Sunday, 15 July 2018

Do you remember milk bags?

I was putting the last of the stored kitchen items into the backs of the new kitchen cupboards when I found this un-used Jugit for use with milk bags.
It was the eco idea of 2010 to replace milk cartons. You brought 1.5 lt bags and put in the jug where a spout pierced the bag.
When it first came out the price of the milk bags undercut cartons. After a few months the price crept up and the stocks became unreliable in supermarkets.  I remember I went over to 6 pint cartons about then - saving the number of cartons I put in recycling and getting a good unit price. Only once failing to use up the milk before it went off.

It was a good idea and if the bags could be recycled too in the UK (they can be, apparently it happens in Canada) because you can freeze the bags easily. 

I did see that the milk bags and jugs in use in a Costa this week - I assume it saves lots of space in not putting hundreds of big milk cartons in their commercial city centre bins.

Now I wonder what use I can put the jug too??  If I can't think of something soon I think hoarding it for 8 years is long enough!!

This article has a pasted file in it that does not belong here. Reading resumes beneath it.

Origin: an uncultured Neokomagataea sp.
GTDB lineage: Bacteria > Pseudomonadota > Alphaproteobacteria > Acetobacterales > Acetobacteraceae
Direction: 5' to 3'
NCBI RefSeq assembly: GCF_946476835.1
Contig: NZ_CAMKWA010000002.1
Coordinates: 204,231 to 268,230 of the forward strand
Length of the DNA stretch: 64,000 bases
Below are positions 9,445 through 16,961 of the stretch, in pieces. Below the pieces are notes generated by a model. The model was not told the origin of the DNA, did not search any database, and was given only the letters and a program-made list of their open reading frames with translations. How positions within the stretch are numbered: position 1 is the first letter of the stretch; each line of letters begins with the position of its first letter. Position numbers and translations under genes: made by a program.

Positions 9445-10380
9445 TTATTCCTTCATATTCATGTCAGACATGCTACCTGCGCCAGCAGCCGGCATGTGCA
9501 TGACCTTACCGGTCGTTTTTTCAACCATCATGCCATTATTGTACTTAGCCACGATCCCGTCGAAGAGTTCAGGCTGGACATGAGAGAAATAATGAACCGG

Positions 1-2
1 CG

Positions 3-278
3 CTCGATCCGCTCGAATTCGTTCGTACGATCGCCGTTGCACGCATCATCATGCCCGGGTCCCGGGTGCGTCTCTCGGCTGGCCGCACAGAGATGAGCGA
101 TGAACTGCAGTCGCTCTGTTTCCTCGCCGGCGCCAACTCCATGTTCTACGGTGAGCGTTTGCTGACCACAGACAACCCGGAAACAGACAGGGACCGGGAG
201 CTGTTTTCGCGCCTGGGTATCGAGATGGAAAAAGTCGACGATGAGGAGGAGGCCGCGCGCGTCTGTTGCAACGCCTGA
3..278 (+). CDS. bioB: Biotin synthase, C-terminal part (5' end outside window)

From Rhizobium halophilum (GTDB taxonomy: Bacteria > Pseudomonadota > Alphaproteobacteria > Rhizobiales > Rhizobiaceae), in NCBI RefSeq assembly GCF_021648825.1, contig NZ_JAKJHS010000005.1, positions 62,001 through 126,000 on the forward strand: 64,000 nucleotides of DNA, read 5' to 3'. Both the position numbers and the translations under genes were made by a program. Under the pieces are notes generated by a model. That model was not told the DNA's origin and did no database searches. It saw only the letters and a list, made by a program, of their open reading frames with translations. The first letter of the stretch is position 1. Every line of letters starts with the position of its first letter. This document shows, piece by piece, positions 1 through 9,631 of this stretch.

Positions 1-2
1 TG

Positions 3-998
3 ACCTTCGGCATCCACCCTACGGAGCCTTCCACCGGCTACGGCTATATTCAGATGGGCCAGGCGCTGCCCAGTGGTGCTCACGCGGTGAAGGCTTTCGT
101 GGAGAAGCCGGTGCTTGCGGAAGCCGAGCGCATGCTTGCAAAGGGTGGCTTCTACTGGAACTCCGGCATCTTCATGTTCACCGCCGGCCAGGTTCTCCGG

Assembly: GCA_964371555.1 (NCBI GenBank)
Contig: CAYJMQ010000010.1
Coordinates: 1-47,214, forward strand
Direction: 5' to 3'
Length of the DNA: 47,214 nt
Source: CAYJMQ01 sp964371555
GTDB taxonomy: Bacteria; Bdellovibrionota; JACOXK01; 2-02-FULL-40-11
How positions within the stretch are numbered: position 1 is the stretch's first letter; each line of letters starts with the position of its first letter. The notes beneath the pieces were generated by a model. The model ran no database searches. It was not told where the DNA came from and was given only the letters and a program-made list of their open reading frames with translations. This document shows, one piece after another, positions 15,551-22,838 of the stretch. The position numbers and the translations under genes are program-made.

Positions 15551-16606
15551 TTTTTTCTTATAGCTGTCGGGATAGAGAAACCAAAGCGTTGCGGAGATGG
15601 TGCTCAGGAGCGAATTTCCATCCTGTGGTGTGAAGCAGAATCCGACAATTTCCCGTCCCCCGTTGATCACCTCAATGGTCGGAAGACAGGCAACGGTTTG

Saturday, 14 July 2018

Hot here but..


A giant iceberg is seen behind an Innaarsuit settlement, Greenland

It may be hot here and dry but I am not going to complain - we could be living in this village in Greenland being threatened by an iceberg.  See this link to BBC News

Looking out of our windows all I can see is quickly ripening cereals and patchy crops of potatoes. If you look carefully at the crops there are lots of gaps in the rows where nothing has come up.  It will definitely be a low harvest for potatoes and an early one for cereals.

Friday, 13 July 2018

Food Bank hero

What a super idea and well done to this artist (Peter McKee) to give away an art work in exchange for food bank contributions.  I like his style!
Full story on today's BBC news site
www.bbc.co.uk/news/entertainment-arts-44779978

Pete McKee's soup can
When the donors handed over their tins of food, McKee handed them a tin of his own in return. It was empty, but it had a label he'd designed himself.


It was a nod to Andy Warhol's famous Campbell's soup tin, but McKee's limited edition packaging had one of his trademark cartoon-style pictures - of an old lady supping a bowl of soup on a settee with a tray balanced on her lap, with a dog gazing longingly at her lunch.

Going blue

For the last few years I have restricted my wardrobe size by using up everything till they are only good for rags and only buying when neces...